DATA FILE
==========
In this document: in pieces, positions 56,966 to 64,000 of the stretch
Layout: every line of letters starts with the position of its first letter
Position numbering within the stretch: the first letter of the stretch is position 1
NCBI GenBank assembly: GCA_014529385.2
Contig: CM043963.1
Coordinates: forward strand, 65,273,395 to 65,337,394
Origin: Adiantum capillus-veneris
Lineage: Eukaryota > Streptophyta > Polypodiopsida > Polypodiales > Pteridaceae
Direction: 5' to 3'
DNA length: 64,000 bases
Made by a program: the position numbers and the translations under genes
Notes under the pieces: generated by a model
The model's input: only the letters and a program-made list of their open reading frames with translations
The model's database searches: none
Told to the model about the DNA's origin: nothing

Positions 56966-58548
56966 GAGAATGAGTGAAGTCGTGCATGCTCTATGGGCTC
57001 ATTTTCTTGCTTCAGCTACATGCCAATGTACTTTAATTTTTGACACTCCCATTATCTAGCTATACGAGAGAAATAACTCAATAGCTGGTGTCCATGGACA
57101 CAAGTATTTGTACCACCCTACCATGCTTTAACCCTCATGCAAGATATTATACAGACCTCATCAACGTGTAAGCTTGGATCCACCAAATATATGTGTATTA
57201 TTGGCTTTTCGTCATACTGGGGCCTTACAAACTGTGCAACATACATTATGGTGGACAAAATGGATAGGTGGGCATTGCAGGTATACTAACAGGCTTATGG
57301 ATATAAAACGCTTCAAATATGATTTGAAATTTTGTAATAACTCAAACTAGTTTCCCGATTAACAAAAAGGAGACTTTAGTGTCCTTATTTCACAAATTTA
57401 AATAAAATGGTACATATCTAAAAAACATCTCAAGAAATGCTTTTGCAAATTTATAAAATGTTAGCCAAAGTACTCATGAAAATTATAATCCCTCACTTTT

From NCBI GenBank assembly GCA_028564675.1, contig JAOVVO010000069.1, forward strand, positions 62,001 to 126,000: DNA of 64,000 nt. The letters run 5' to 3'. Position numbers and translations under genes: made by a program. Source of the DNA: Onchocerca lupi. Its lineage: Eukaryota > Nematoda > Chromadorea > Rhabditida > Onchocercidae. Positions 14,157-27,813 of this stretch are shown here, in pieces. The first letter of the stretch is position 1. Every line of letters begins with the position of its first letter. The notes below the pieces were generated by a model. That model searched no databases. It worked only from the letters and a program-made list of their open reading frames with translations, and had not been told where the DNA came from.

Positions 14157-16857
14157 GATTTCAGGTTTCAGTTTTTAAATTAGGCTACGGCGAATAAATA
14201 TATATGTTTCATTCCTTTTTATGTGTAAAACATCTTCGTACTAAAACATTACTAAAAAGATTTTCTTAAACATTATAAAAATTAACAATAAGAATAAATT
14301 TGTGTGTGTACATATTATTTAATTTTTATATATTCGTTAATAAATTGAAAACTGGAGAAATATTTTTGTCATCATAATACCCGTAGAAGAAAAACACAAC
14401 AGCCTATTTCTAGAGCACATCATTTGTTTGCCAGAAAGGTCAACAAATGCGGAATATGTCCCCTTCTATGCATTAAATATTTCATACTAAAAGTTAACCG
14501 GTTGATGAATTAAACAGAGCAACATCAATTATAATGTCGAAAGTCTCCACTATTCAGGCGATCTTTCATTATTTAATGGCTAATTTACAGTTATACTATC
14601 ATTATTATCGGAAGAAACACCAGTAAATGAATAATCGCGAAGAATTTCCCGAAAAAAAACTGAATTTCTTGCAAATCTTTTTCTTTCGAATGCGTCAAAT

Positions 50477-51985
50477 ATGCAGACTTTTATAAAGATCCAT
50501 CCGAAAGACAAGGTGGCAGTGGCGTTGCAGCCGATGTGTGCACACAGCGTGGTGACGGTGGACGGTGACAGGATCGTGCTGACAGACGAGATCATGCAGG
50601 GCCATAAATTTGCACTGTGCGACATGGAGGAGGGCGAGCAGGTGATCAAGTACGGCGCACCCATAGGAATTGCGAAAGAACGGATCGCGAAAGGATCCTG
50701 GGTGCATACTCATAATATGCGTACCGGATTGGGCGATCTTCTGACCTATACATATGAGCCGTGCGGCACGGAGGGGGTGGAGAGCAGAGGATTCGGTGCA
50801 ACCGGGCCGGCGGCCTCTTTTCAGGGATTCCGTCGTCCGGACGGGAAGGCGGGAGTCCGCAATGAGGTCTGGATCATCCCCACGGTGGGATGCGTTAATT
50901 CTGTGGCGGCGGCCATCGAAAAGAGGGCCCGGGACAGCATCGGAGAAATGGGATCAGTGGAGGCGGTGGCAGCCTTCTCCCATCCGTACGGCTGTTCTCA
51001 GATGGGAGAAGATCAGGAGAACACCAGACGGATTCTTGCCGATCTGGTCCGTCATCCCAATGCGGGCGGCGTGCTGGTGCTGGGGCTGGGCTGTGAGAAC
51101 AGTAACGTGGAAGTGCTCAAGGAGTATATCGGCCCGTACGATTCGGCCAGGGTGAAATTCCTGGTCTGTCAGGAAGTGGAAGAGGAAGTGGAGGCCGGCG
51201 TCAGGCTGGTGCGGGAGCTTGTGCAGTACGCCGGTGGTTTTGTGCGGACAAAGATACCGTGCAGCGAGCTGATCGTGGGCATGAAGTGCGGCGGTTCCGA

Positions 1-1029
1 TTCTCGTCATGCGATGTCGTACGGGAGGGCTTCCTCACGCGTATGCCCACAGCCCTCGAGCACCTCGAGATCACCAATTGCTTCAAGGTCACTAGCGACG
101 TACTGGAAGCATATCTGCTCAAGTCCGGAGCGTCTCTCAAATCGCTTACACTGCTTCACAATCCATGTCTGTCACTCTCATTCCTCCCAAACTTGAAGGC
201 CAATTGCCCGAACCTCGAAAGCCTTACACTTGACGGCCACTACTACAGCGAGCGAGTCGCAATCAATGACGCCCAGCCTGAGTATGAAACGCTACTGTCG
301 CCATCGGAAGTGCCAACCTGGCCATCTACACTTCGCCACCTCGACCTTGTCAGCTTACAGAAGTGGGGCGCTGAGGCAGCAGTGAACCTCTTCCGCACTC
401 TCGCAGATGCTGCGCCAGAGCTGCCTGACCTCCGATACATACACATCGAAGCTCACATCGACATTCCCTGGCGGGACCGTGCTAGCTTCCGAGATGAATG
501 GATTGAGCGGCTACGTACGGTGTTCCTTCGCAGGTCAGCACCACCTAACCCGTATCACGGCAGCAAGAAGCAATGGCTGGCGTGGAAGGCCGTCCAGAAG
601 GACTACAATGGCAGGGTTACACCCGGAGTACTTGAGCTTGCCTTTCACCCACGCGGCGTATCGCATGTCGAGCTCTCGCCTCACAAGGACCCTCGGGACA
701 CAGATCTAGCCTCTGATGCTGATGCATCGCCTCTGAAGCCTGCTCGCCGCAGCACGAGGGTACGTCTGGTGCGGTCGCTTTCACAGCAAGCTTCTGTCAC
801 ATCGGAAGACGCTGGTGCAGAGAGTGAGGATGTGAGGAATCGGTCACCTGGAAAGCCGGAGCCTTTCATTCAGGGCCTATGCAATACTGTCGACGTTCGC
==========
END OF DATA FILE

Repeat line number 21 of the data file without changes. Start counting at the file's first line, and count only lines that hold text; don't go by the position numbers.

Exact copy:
57301 ATATAAAACGCTTCAAATATGATTTGAAATTTTGTAATAACTCAAACTAGTTTCCCGATTAACAAAAAGGAGACTTTAGTGTCCTTATTTCACAAATTTA